#71 Broncos: OLB Royce Freeman

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Overview
If there was a "Comeback Player of the Year" award in college football, Freeman might qualify in 2017, when he rebounded from a painful junior campaign slowed by injury to set the all-time Pac-12 record for rushing touchdowns with 60, as well as Oregon's record for career rushing yards (5,621). Freeman's success in 2017 is all the more impressive given that the Ducks' quarterbacks struggled with injuries and the passing game was not nearly as explosive as in past years - accounting for the same number of touchdowns via the air (16) as Freeman registered on the ground through the regular season.

It was an exclamation point to a brilliant college career.
Freeman turned down offers to Alabama, Florida, Wisconsin, Nebraska and Stanford (among others) in signing with Oregon. He immediately showed why recruiters were so hot on his trail, earning Pac-12 Offensive Freshman of the Year honors in 2014 with 1,365 rushing yards and a conference-best 18 touchdowns on the ground. He then proved that his spectacular freshman season was no fluke, earning First Team All-Pac-12 honors as a true sophomore with a school-record 1,836 yards, including 17 more rushing touchdowns.

With Marcus Mariota (or Vernon Adams) no longer taking snaps, defenses were able to focus more on Freeman and Oregon's running game in 2016 and his numbers slipped. Nonetheless, even with a cracked sternum and nagging ankle injury, Freeman averaged an impressive 5.6 yards and a rushing touchdown a game over his first eight contests of the year, finishing with 945 yards and nine scores on the year - the only season in his four at Oregon in which he failed to eclipse the 1,000 yard mark and score double-digit touchdowns.

With a new coaching staff coming into town, Freeman surprised many by electing to return for the 2017 season. Freeman won by gambling on himself, however, enjoying arguably the best overall season of his college career. He averaged a healthy 6.0 yards per carry to register 1,475 rushing yards and 16 touchdowns while also chipping in 14 grabs for 164 yards. A true workhorse, Freeman rushed for 122 yards in every game in 2017 in which he logged more than 15 carries, (9/12 games).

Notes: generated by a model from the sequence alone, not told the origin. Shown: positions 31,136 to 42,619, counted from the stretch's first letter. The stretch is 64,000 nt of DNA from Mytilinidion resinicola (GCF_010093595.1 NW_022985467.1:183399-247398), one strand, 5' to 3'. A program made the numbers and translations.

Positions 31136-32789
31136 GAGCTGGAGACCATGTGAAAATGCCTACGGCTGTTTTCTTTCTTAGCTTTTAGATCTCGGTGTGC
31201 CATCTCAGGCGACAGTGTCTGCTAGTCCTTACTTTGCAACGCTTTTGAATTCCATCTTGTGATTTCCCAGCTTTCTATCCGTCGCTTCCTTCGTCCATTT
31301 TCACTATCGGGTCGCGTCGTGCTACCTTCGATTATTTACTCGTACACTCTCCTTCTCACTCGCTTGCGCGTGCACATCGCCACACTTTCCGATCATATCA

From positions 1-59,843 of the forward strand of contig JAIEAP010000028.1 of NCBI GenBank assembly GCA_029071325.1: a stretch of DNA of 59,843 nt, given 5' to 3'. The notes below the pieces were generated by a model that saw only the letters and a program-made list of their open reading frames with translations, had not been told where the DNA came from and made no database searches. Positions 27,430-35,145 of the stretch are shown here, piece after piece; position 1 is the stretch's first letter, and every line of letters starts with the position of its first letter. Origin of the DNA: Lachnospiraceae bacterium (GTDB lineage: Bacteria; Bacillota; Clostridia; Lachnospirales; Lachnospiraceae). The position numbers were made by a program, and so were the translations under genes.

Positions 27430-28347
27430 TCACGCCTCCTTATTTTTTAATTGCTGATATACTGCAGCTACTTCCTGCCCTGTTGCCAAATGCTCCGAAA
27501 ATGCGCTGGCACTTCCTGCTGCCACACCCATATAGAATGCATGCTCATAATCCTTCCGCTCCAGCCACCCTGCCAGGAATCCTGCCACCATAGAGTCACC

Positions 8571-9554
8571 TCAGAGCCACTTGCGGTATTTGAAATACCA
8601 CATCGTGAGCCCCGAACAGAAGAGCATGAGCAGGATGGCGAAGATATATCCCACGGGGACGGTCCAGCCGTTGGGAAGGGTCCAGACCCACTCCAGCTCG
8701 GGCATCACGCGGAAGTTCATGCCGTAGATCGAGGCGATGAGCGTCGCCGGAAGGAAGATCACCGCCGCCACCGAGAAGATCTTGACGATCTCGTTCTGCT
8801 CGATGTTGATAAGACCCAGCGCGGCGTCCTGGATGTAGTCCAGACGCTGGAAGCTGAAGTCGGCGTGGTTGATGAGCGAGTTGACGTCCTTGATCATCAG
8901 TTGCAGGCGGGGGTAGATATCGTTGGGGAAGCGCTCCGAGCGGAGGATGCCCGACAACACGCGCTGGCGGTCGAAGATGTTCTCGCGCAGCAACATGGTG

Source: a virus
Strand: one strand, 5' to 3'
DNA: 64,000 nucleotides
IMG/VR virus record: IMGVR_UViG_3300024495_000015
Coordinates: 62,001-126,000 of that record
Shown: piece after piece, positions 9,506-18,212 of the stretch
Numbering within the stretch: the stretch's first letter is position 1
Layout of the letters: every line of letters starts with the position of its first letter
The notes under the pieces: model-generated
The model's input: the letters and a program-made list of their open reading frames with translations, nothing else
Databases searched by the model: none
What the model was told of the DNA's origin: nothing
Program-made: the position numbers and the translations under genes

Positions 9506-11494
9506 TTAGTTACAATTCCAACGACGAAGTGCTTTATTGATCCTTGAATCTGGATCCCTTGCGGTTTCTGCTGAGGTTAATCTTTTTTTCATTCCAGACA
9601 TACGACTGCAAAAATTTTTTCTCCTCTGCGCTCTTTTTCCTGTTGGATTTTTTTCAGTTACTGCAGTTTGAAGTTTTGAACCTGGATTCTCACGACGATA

At a chiseled 5-foot-10, 234 pounds, Freeman certainly looks the part of an NFL workhorse back. He runs behind his pads with good forward lean, leg drive and determination but is much more than just a sledgehammer, showing surprisingly light feet, balance and speed. He is already an effective receiver out of the backfield with the athleticism and soft hands to ultimately excel in this area.

BACKGROUND
Freeman signed with Oregon as a five star recruit after a record-setting prep career. He remains the San Diego Section record holder for career rushing yards (7,606), rushing touchdowns (111), and points scored (724), passing former Chicago Bears first round pick and Heisman Trophy winner Rashaan Salaam (Colorado) who had 105 scores. Freeman missed just one game due to injury (Colorado, 2016) over his four years at Oregon, earning kudos from coaches that season for playing through several injuries, including a cracked sternum and nagging ankle sprain.

Analysis